5. On the other end of the scale, this bare and sad dug up patch will be a new garden soon. It is in the square courtyard near Mian's bakery where the Kiwi trellis is. And I want a yellow and white garden here. The area is very shady and so the rose will be happier moved. There I will plant ferns and the lovely Hedychium spicatum which grows wild here. But first comes the adding compost and the mulching.

 6. Mullein: My seed scattering experiments failed this summer. (Or maybe they didn't. Maybe I just need to wait till spring). But now I am eager to try taking root cuttings. Gardener's World, to which I have become a trifle addicted during these long winter evenings, assures me that nothing could be easier. Well, let's see.

As always, Six-on-Saturday is hosted by the very talented Propagator. Do head on over to his blog and check out the other gardens!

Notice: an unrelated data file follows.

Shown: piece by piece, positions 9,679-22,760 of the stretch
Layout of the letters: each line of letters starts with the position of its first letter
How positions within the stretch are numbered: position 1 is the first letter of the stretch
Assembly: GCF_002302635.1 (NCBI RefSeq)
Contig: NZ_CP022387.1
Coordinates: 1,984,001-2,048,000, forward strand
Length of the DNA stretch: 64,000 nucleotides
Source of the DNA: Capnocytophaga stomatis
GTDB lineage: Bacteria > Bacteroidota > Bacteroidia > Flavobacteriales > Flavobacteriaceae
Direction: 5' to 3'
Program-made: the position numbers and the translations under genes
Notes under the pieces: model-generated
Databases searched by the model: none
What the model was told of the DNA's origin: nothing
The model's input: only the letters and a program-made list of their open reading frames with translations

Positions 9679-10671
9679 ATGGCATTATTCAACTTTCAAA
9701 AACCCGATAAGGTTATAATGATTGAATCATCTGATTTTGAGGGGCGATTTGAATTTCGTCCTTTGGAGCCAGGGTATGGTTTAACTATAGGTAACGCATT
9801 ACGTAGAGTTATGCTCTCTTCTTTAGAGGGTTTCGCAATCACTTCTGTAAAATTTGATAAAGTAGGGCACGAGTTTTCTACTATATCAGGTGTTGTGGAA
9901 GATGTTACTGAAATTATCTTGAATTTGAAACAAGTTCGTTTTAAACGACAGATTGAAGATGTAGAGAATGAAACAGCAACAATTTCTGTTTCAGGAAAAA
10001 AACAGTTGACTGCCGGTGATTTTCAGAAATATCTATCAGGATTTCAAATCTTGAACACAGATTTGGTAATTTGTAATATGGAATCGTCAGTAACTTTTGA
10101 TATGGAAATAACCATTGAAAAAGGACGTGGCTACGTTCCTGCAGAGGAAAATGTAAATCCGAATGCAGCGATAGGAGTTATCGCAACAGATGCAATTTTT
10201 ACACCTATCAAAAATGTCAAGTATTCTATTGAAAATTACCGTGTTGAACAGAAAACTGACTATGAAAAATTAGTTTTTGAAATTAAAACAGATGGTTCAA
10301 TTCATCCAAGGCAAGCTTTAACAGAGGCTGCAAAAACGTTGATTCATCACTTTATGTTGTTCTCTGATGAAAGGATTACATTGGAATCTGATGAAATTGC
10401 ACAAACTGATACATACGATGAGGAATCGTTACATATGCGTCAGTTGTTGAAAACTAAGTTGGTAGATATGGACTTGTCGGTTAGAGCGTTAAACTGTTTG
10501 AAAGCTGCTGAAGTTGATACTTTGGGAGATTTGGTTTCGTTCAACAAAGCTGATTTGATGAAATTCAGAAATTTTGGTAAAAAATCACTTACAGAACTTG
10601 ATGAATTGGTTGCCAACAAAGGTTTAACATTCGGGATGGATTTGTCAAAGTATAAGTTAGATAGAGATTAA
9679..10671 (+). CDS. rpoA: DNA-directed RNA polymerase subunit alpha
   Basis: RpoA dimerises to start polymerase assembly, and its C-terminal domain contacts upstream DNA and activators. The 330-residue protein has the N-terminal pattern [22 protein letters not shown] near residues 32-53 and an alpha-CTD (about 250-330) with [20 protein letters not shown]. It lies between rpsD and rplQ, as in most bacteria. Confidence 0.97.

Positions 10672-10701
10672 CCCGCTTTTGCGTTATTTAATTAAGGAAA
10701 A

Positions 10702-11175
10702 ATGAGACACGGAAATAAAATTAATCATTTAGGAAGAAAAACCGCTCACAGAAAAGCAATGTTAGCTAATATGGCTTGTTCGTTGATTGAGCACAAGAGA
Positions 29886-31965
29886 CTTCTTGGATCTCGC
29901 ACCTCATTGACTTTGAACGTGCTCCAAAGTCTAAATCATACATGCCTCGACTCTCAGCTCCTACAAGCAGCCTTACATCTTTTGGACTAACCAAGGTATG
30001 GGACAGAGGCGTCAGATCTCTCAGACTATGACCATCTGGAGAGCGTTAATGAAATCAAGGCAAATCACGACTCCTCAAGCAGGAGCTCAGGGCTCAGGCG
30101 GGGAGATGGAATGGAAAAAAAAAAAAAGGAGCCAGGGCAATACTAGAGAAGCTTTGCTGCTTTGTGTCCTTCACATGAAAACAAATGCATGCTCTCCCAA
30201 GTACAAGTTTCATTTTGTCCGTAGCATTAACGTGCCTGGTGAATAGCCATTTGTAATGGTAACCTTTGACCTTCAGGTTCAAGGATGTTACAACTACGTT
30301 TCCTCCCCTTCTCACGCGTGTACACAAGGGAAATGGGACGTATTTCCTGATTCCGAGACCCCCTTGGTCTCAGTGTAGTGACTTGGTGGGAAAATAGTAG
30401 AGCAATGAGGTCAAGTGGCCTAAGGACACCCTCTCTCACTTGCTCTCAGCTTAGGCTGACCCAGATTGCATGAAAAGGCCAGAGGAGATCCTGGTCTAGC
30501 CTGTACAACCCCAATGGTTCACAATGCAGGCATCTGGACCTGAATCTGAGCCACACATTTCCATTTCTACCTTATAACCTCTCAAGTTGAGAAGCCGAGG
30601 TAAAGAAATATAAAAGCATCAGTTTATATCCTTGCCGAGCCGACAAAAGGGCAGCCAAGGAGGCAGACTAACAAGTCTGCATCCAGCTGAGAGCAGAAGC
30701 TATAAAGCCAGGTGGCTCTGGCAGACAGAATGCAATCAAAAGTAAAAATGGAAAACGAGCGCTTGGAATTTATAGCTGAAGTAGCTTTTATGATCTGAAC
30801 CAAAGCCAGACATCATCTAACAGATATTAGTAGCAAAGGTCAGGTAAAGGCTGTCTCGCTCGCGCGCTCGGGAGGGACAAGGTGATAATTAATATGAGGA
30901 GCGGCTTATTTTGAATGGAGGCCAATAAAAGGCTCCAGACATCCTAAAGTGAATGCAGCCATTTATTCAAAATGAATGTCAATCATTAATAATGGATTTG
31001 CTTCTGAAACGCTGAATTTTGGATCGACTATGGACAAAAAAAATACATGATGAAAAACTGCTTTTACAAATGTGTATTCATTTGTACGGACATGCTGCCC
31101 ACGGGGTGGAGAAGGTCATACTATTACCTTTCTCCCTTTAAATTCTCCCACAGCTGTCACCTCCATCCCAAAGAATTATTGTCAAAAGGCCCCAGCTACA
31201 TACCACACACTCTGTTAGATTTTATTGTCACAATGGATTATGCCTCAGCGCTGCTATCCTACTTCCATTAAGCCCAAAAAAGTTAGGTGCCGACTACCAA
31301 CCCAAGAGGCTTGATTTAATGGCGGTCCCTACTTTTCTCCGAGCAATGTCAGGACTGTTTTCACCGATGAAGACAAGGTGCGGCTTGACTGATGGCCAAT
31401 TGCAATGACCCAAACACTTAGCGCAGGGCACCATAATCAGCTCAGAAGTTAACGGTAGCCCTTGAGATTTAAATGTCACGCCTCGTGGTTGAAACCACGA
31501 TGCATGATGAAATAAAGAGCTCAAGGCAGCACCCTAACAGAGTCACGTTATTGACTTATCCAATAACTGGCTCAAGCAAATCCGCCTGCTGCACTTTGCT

Thursday, December 6, 2018

Honey, I strained the wax

The last time Mian and I processed our honey, we did it the hard way by squeezing the combs through a ricer. Not only was it a very difficult and messy process, but we also lost a lot of honey.

This time, I asked G how people here managed it. "I have never done it", he replied. "But my father just boils it all together and then removes the wax."

Genius! And that is what I did.
Here are our combs

And here they are being gently melted down using a double-boiler setup.
Once it was all melted down, I put the bowl into the fridge overnight. In the morning, the wax and sludge had risen to the top, with fairly clean honey at the bottom.
Here it is: